Once one has cleared the gynaecologically thorough bag check and found a dry patch on which to erect a tent, the Reading Festival goer arriving on Friday having missed the opening acts will swiftly catch up with the vibe at one of the six stages spread out across the parklands.
Gogol Bordello take to the main stage for an early afternoon set and showcase some of their recent album Trans-Continental Hustle, mixed with old favourites like Start Wearing Purple. The gypsy punks work a big crowd very well, but they’re ubiquitousness over the past year demands that lesser known bands get some attention. There’s just enough time to head to The Lock Up Stage to catch The Skints and a flautist front-woman leading the young reggae/punk/dub outfit. The growing crowd and band are enjoying the early hours of the festival in equal measure.
Two Door Cinema Club fans cram in to the NME/Radio 1 Stage along with new arrivals who are looking for somewhere away from the mud. The rain over the last week has turned large swathes of the parkland into a bog, but the opportunists are happy as pigs in the proverbial to have stumbled into a disco indie pop paradise for an hour or so. Making peace with the mud and trudging over to the Festival Republic Stage, the ridiculously young Egyptian Hip Hop seem to be having a great time in front of what is probably their biggest audience to date; essentially a large group of people who are drinking all the booze the young band members aren’t allowed to touch. There might be time to wolf down an ostrich burger and a cider before heading back over to the Lock Up to watch Streetlight Manifesto and their epic ska-ness. The fans are out in numbers, belting out sing-alongs with the band and jumping around like Masai warriors.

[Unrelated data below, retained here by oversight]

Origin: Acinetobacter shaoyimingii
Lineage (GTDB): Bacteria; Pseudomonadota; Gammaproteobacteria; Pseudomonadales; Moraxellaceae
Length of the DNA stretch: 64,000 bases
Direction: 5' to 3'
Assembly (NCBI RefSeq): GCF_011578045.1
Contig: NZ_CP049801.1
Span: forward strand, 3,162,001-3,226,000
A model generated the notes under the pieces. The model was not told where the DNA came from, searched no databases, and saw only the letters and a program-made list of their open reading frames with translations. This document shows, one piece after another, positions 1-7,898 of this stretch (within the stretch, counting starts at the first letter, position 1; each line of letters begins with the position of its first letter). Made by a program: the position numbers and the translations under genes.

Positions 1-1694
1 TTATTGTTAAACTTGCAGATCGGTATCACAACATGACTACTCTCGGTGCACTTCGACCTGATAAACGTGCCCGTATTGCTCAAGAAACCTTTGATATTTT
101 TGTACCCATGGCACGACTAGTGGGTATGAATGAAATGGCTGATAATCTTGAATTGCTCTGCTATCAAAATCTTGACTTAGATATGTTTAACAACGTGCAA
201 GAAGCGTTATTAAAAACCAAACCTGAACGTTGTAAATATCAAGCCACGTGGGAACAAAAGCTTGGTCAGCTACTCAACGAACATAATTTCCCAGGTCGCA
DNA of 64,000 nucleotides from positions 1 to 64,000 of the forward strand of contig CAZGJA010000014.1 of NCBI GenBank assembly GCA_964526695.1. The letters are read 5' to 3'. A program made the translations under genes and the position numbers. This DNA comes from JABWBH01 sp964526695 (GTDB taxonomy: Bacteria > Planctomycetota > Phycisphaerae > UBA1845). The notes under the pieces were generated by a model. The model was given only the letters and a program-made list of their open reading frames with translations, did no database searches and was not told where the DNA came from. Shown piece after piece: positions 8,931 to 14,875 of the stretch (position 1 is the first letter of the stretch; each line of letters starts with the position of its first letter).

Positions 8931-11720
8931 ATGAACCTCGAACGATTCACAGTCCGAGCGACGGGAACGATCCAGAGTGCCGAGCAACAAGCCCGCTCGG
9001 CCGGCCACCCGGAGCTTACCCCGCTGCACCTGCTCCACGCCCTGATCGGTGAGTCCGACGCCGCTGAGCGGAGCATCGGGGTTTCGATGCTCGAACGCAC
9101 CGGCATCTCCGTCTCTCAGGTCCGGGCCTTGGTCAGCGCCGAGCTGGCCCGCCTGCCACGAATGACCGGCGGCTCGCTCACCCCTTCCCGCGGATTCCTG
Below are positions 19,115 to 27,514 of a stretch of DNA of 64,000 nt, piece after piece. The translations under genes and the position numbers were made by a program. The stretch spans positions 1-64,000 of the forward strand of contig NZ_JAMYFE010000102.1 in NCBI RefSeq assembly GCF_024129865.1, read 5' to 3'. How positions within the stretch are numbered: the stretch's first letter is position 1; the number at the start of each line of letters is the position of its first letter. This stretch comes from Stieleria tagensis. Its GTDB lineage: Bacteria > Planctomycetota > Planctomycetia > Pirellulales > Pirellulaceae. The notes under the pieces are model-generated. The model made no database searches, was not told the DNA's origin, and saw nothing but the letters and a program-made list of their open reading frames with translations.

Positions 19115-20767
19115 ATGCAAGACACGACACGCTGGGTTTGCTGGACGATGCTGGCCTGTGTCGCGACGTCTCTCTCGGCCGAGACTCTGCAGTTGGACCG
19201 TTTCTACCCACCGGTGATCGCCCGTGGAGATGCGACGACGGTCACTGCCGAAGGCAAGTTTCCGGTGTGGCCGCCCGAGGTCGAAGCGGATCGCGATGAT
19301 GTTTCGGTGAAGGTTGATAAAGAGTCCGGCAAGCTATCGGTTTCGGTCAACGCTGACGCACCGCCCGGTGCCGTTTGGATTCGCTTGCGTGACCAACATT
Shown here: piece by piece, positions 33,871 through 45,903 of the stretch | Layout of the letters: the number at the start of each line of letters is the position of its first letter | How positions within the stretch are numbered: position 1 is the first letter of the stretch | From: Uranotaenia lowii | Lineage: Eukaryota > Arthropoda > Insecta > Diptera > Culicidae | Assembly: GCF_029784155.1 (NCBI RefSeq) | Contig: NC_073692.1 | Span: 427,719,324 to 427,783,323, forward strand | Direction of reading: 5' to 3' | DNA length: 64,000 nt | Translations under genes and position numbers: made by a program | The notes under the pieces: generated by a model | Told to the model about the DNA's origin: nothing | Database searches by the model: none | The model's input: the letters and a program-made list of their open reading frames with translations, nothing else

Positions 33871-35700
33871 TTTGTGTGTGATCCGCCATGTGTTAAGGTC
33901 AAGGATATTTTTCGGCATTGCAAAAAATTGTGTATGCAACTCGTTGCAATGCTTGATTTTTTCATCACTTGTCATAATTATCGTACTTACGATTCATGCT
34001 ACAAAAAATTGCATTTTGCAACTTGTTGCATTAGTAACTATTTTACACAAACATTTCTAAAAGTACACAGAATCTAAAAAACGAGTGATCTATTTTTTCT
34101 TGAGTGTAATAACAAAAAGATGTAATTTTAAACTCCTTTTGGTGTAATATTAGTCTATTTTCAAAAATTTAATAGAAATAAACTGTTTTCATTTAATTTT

Over at the NME/Radio 1 stage only the very brave and very early are able to get more than a distant sighting of new folk heroes Mumford And Sons. Even from a distance it’s easy to see the band, climbing up the next rung to a headline spot, are in competition with the crowd to see who is having more fun. Hugely popular faves Little Lion Man and The Cave send the onlookers wild.
While the appeal of the percussive highs and catchy electro-pop of LCD Soundsystem is alluring enough, for sheer train-wreck curiosity it is Guns N’ Roses who draw the lovers and the haters out to watch. Much has been made in recent days of this controversial set. Certainly The Axl Rose Show do turn up an hour late and there is much jeering from the crowd, but after a few bars of Welcome To The Jungle the majority are on side and, by the time the power is cut at just before midnight, they are chanting not for blood, but for more GNR. At the very least, Axl seems to have shed his ridiculous corn-row hairstyle, if not his ber-brat attitude.